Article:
CNBC: Sundar Pichai, CEO of Alphabet and Google is interviewed by Deirdre Bosa.
Google has offered to divide parts of its ad-tech business into a separate company under the parent company Alphabet to avert another expected antitrust lawsuit from the Department of Justice, The Wall Street Journal reported Friday.
Such a license will keep the advertising business under the umbrella of the alphabet, but still represent a significant change in the digital advertising landscape, where Google is a massive player on both sides of the market. While best known for its search engine, Google̵[ads1]7;s main business is web advertising. Alphabet reported $ 257 billion in revenue for 2021.
But it is unclear whether the offer will satisfy the DOJ.
The department’s head of antitrust, Jonathan Kanter, has been adamant that he prefers to go to court instead of accepting a settlement. Kanter said in a speech at the New York State Bar Association Antitrust Section in January that published legal statements are crucial to pushing the law.
“In short, we want to prosecute – not reconcile. We can not compromise if there is a violation of the law,” Kanter said at the time.
Kanter has been banned from working on Google’s monopoly investigations while the DOJ decides whether to resign based on previous work for Google rivals, according to a May report in Bloomberg citing unnamed sources. The DOJ has not confirmed the report. But it is likely that his colleagues in charge of the investigation will respect his philosophy if that is the case.
Journal reported that a new antitrust lawsuit against Google’s advertising technology business could come as soon as this summer, according to sources.
A DOJ spokesman declined to comment for comment.
“We have engaged constructively with regulators to address their concerns,” a Google spokesman said in a statement. “As we have said before, we have no plans to sell or close this business, and we are deeply committed to providing value to a wide range of publishers and advertising partners in a highly competitive sector.”
Still, according to Journal’s report, Google’s proposal would mean keeping the ad technology business under the same owner, not selling it completely. The spokesman refused to address the specific point.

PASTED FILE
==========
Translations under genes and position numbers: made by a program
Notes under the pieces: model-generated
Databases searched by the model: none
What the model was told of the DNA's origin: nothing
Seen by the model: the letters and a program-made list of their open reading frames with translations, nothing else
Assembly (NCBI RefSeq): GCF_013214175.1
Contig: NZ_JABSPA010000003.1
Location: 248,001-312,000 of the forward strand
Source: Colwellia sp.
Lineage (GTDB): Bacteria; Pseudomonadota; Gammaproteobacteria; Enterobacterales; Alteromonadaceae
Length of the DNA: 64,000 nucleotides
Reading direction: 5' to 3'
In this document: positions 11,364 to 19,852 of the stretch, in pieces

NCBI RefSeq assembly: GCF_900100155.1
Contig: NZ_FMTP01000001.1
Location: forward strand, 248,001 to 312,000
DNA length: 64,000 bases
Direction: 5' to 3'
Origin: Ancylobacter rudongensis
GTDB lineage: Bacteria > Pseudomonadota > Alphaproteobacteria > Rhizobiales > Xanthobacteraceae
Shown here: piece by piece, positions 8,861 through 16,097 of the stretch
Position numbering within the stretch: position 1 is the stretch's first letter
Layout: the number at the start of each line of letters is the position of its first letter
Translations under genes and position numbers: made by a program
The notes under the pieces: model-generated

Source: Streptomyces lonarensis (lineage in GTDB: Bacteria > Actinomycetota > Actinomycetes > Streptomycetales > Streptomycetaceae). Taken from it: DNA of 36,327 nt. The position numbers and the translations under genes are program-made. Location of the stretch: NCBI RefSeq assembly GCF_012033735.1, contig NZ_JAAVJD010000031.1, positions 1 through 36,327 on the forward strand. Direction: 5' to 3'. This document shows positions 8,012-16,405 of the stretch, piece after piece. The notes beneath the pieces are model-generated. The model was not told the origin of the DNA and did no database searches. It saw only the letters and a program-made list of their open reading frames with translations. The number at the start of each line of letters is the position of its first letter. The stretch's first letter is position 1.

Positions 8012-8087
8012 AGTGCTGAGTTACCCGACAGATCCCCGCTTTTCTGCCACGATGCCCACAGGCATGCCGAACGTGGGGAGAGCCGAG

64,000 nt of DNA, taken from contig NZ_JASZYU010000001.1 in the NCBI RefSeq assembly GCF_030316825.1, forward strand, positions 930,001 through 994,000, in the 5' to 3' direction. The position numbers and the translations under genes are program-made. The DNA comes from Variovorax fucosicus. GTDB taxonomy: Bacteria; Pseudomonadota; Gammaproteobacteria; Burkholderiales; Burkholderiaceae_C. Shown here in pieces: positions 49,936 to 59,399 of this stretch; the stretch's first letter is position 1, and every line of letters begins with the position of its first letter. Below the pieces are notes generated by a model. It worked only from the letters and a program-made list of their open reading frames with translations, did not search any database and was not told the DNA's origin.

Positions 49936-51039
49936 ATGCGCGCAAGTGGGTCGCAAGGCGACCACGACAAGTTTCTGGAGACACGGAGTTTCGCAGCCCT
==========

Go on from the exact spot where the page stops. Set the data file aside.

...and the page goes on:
Alphabet was created in 2015, and is essentially a holding company for Google, which generates almost all of its revenue and profits. Google has always presented itself as a technology company and has invested in many far-reaching technology areas – such as internet search, telephones, artificial intelligence, self-driving cars and healthcare technology.
Google has spun out other businesses, such as the self-driving car company Waymo and its life sciences company Verily, while keeping them under the umbrella of the alphabet.
Google has been the market leader in online advertising for well over a decade. Over the years, it has built and acquired a number of ad technology tools that enable content publishers to monetize advertising and allow ad buyers to reach the audience they want on Google Search, YouTube, Maps and other Internet sites.
A new lawsuit will add to the already huge legal challenges facing Google due to its alleged dominance across multiple businesses.
The DOJ filed its long-awaited antitrust lawsuit against Google in 2020, marking the first time a serious antitrust charge was filed against Google at the federal level in its home country.
Google is also facing separate lawsuits from major coalitions of state attorneys, including a Texas-led one that alleges illegal monopolization of the online advertising market.
The company has also been investigated outside the United States, particularly from Europe, where it has been criticized with several competition fees, including one for the price comparison service approved by a European court.
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SE: Google is facing a fast and furious pace in lawsuits as the antitrust investigation intensifies